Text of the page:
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DirectStorage API Finally Available for Windows

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Almost a year and a half after Microsoft announced Windows 11 DirectStorage would come to PC, it’s finally arrived. The good news is the much-lauded storage API could theoretically boost gaming performance for PCs that support it. The bad news is games have to be designed for it, so it will be awhile before anyone can actually experience it. Microsoft is making the API available to any developer who wants to implement it in a future title, and also advising gamers on what they need to take advantage of it. The short answer is a Windows 11 PC with an NVME SSD.

DirectStorage is a big deal since it’s probably the only feature current next-gen consoles have that isn’t on PC yet (before now, that is). It allows for some impressive in-game performance too. In demos shown at launch for the Xbox Series X, games loaded quickly. Games could also be paused and resumed with no delays. Microsoft says the technology also allows for bigger worlds to be created, since a high volume of assets can be quickly streamed from the drive.

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According to Microsoft, the DirectStorage API will improves game performance by drastically increasing the number of possible I/O requests. In a blog post discussing the technology’s merits, it says previous-gen games had a streaming budget of 50MB/s. This is equivalent to hundreds of requests being sent to the storage device each second. With DirectStorage though, it says it can saturate a 2.4GB/s NVME interface, delivering up to 35,000 requests per second. It also employs a “many at a time” parallel handling method for I/O overhead instead of a “one at a time” serialized approach. Additionally, Microsoft says DirectStorage also uses the most efficient decompression technologies available. This is important as many game assets are compressed to more quickly travel from the SSD to the GPU for rendering.

Finally, Microsoft says you will need an NVME drive to take advantage of DirectStorage. This is because  NVME drives have hardware data access pipes called NVMe queues. A drive can have concurrent queues, each with many requests, all of which can be handled by the drive simultaneously. For example, a SATA drive has just a single queue that can accept up to 32 requests. An NVME drive, however, has 64 thousand queues, and each queue can have 64 thousand requests in it. It’s why NVME was created in the first place, to take advantage of these drives capabilities.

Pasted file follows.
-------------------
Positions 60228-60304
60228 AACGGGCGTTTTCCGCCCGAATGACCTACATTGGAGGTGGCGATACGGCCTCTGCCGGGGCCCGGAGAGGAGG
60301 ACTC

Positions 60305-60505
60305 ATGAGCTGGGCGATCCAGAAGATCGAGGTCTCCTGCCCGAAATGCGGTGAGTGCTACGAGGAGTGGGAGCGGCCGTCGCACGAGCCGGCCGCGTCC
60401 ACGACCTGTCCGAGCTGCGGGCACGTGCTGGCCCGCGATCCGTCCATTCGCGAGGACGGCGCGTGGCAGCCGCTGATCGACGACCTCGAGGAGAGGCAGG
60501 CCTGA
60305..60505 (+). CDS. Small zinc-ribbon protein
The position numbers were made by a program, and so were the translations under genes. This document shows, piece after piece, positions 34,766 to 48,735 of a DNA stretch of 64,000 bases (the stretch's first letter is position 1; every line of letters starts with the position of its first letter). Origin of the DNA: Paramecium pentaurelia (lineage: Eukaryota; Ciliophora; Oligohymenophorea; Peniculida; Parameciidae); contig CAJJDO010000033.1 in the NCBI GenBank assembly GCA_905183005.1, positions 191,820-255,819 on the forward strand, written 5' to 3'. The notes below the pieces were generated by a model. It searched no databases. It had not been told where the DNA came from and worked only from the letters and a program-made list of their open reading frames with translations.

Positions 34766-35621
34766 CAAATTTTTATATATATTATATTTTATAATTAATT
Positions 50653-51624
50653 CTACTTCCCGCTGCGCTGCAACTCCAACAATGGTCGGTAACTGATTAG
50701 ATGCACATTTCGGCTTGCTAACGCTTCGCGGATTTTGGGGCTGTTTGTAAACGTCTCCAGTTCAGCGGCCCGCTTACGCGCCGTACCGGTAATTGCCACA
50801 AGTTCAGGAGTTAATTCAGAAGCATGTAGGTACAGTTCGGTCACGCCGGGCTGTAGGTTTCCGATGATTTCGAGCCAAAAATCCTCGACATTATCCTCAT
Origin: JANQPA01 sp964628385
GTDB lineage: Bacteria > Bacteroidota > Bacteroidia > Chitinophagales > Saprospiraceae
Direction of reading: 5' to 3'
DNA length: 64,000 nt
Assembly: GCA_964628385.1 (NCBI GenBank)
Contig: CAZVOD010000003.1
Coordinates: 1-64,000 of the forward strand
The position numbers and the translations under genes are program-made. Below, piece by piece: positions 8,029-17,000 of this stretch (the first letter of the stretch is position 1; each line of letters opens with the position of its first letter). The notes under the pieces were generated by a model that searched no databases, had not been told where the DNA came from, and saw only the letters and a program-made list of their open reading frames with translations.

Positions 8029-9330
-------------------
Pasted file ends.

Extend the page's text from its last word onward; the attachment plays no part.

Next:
Though Microsoft recommends Windows 11 for DirectStorage, it does state in its announcement it works on Windows 10. The blog notes, “DirectStorage is compatible with Windows 10 devices, but Windows 11 has the latest storage optimizations built in and is our recommended path for gaming.” What is confusing though is in a post for gamers, it says, “With DirectStorage, which will only be available with Windows 11…” There’s also no discussion about whether only certain NVME drives will work, so we assume they will all be compatible. The blog just states, “DirectStorage Optimized” Windows 11 PCs are configured with the hardware and drivers needed to enable this amazing experience.” Microsoft mentions “proper drivers” in several places, but it’s not clear if those will come in a DirectX update or not.

You can read Microsoft’s full announcement here. As a PC gamer with an NVME drive in my current machine, I’m curious to see if this new technology will make things feel any faster in future games. Right now, with a high-end PC, everything is super fast already. Game loading times are so fast that I can’t even read more than one of the tips that scrolls by. Like most of you reading this, however, I’m cautiously optimistic it’ll make a difference. Besides, nobody ever complained about getting more performance, so I’ll take whatever Microsoft has to offer quite happily. Forspoken seems to be the first game to use it, and it releases in October.

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